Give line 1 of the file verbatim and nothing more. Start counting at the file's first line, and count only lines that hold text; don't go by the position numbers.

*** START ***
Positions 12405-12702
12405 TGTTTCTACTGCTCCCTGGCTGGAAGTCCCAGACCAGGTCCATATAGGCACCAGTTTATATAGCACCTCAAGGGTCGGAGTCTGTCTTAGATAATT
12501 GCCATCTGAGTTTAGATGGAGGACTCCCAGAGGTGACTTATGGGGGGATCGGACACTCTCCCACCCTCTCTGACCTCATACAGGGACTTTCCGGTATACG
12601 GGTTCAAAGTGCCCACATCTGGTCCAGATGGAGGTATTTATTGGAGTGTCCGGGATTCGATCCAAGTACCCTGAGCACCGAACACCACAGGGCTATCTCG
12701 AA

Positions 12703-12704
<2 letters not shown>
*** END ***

Positions 12405-12702